Dr Philip Jones, South Australian Museum

Tuesday, 16th August 2022

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Aboriginal people along the route of the Overland Telegraph Line responded in diverse ways to the Line’s construction and operation. These responses ranged from hostility to curiosity; the trespass on their country and the alienation of key water sources for the use of the eleven repeater stations led to violence in several documented instances and was probably more widespread. Aboriginal people quickly saw the Line construction parties, and the Line itself, as a ready source of new commodities and materials - particularly metal and cloth, which were entirely new to inland groups.

This was certainly a factor in several raids on the Line’s construction parties, and was a key factor in the concerted attack on Barrow Creek telegraph station in 1874. Gradually though, the telegraph stations began to represent safe ground for Aboriginal people facing dispossession and occasional violence as pastoralism expanded across their lands. I will trace this history, focusing upon the group of telegraph station staff centred on F.J. Gillen at Alice Springs, who built sufficient trust with the Arrernte people to begin his remarkable, collaborative research into Aboriginal society, religion and mythology. From the 1890s station staff and Aboriginal natural history collectors also collaborated to record fundamental data about Central Australian zoology.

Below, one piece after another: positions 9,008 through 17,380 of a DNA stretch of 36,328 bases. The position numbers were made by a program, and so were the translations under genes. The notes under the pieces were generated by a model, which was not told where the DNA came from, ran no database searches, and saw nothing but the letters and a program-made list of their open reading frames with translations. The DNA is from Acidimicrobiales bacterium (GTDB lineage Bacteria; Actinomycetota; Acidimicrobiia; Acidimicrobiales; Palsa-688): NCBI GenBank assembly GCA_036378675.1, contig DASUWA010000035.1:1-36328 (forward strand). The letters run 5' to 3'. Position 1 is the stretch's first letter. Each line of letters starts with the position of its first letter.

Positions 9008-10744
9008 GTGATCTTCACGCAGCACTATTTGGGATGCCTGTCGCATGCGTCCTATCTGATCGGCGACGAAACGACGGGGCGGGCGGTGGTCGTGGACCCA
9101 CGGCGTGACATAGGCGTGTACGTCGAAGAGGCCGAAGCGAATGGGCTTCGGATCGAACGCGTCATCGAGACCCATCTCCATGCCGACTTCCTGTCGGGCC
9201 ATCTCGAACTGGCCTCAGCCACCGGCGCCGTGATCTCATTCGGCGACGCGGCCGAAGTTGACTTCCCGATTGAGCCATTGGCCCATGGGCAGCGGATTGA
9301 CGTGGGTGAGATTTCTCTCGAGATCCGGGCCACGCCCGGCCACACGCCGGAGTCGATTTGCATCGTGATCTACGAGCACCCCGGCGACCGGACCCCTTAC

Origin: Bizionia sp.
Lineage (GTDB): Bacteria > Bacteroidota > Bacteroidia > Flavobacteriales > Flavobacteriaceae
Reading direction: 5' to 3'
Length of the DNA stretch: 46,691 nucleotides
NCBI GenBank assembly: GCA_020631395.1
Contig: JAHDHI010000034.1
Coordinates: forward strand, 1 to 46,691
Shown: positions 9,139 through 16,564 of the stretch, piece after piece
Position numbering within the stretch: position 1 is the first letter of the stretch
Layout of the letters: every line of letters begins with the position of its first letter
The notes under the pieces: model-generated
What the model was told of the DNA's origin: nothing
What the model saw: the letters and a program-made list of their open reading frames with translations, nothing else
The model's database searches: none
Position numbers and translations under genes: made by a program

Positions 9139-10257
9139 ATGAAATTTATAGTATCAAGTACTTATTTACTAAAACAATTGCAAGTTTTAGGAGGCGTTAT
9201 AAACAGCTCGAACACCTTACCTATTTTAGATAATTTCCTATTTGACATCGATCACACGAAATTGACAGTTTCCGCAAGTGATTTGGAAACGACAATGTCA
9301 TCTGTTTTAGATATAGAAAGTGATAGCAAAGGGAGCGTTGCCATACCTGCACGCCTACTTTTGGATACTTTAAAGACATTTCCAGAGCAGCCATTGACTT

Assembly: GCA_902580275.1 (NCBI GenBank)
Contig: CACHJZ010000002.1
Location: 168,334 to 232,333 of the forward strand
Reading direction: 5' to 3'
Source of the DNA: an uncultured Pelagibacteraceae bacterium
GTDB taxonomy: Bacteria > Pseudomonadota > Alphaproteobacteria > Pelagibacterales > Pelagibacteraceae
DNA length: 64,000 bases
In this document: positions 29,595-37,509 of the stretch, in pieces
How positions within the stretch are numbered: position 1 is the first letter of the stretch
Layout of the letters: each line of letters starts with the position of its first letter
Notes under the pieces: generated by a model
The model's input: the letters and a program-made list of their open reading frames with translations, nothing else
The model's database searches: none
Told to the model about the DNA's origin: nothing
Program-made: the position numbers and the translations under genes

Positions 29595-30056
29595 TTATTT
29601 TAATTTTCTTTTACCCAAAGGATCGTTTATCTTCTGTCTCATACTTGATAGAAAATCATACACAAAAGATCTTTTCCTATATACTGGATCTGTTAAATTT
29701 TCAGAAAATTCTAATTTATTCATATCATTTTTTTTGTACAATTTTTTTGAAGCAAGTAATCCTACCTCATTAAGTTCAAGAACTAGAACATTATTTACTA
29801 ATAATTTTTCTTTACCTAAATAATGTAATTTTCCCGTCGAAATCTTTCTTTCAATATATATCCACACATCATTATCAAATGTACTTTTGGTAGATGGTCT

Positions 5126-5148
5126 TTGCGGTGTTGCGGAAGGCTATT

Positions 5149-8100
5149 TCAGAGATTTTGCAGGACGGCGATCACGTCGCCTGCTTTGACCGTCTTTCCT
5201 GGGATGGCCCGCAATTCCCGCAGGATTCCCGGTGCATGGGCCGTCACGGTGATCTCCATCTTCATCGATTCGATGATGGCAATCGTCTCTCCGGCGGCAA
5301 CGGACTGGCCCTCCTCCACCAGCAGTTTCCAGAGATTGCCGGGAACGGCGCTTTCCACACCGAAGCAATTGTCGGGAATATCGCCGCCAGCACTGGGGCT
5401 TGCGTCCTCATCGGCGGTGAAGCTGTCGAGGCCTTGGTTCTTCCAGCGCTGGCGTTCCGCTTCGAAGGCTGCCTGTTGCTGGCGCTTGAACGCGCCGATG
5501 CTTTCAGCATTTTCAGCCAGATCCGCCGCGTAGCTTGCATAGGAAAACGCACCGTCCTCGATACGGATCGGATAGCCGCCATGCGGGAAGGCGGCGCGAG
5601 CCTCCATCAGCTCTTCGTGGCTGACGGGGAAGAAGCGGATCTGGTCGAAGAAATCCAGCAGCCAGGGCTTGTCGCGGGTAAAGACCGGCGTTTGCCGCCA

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Date and Time

Tue, 16 Aug 2022

12:30 - 13:30 AEST


Online Event Only
Melbourne VIC 3000


Dr Philip Jones

Philip Jones has been a curator in the South Australian Museum’s Department of Anthropology since the 1980s. His doctoral thesis concerned the history of Australian ethnographic collecting. He has undertaken fieldwork with Aboriginal communities in Central Australia, the Simpson Desert and South Australia, and has curated more than 30 exhibitions, ranging from Aboriginal art to the history of anthropology and natural science, expeditions, and frontier photography.


Philip’s book of essays on museum objects and the Australian frontier, Ochre and Rust: Artefacts and Encounters on Australian Frontiers, won the inaugural Prime Minister’s Literary Award for Non-Fiction (2008). In recent years he has completed books on the Yuendumu school doors, Spencer and Gillen’s 1901-1902 pioneering anthropological expedition, and the Australian and New Zealand expeditions undertaken by the colonial artist and naturalist George French Angas. During 2018-2020 he undertook fellowships at Harvard’s Peabody Museum and the Netherlands Institute of Advanced Studies, working on the history and implications of a 1938-1939 fieldwork collaboration between Adelaide and Harvard Universities and researching networks of European collectors of Aboriginal objects.

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